For most DAOs, if a proposal receives sufficient approval by token holders, the proposal is implemented. Some protocols however use alternate governance methods. DAOs built on Colony.io utilise ‘lazy-consensus’, which optimises community governance by utilising objection-based proposals. This form of governance assumes consensus unless a proposal is sufficiently opposed by voters (rather than voted on). Participation has always been a challenge for DAO governance. Lazy-consensus removes this as an obstacle but does not actually improve engagement.
Other projects like OlympusDAO seek to launch crypto-backed stablecoins. Unlike most stablecoins which are backed by fiat currency, OlympusDAO’s stablecoin OHM is backed by the reserve of the DAO itself (which is stored as MakerDAO’s DAI).
DAOs can facilitate much more than just DeFi projects however. Charities, research projects or any kind of organisation can utilise a blockchain to be an open-source DAO. ConstitutionDAO was an organisation which sought to purchase a copy of the US constitution and utilise a governance token to control how the document was stored and utilised. The project raised $47M worth of ETH for the purchase but was outbid for the document, resulting in investors being refunded. The weakness of course was that the ‘max bid’ of $47M was transparently disclosed in the contract, making it easy for someone to bid just one dollar more to win the auction.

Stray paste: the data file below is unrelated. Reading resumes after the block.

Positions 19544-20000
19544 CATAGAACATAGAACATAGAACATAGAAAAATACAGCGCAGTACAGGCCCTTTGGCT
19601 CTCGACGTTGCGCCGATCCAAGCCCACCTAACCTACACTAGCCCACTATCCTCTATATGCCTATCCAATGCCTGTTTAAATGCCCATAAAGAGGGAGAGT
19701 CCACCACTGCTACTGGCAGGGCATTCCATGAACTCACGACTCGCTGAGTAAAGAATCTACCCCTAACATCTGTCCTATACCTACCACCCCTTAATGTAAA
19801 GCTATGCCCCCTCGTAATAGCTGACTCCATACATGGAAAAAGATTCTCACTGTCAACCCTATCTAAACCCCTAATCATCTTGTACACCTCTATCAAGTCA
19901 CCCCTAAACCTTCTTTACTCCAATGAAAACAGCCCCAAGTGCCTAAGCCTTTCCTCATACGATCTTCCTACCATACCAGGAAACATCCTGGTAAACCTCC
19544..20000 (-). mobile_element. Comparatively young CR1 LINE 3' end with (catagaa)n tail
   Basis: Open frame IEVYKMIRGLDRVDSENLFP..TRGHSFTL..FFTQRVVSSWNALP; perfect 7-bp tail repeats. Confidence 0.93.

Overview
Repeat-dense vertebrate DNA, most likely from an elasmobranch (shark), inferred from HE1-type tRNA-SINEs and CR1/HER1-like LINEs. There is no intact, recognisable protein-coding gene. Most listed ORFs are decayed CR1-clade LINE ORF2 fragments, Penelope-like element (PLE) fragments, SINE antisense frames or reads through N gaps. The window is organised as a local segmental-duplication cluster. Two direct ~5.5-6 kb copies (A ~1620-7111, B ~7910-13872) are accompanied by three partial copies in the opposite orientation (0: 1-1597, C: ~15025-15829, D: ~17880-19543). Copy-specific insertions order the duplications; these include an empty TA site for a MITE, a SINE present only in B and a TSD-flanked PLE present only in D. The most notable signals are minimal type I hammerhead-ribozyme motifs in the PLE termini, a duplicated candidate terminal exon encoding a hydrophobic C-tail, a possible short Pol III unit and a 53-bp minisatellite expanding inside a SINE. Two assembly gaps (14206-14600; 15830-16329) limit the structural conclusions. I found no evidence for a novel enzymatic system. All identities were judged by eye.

‘The DAO’ - the Ethereum-based project from which the term DAO was popularised - was one of the earliest examples of a blockchain-based decentralised autonomous organisation. The project’s aim was to allow voting-based allocation of funds to projects seeking investment. Launching in 2016, it was the largest crowdfunding project at the time - raising more than $150M dollars worth of ETH supplied by around 11,000 investors. However, before the three week token sale had concluded, the platform fell victim to one of the most notorious smart contract exploits in history - resulting in $60M worth of ETH being stolen.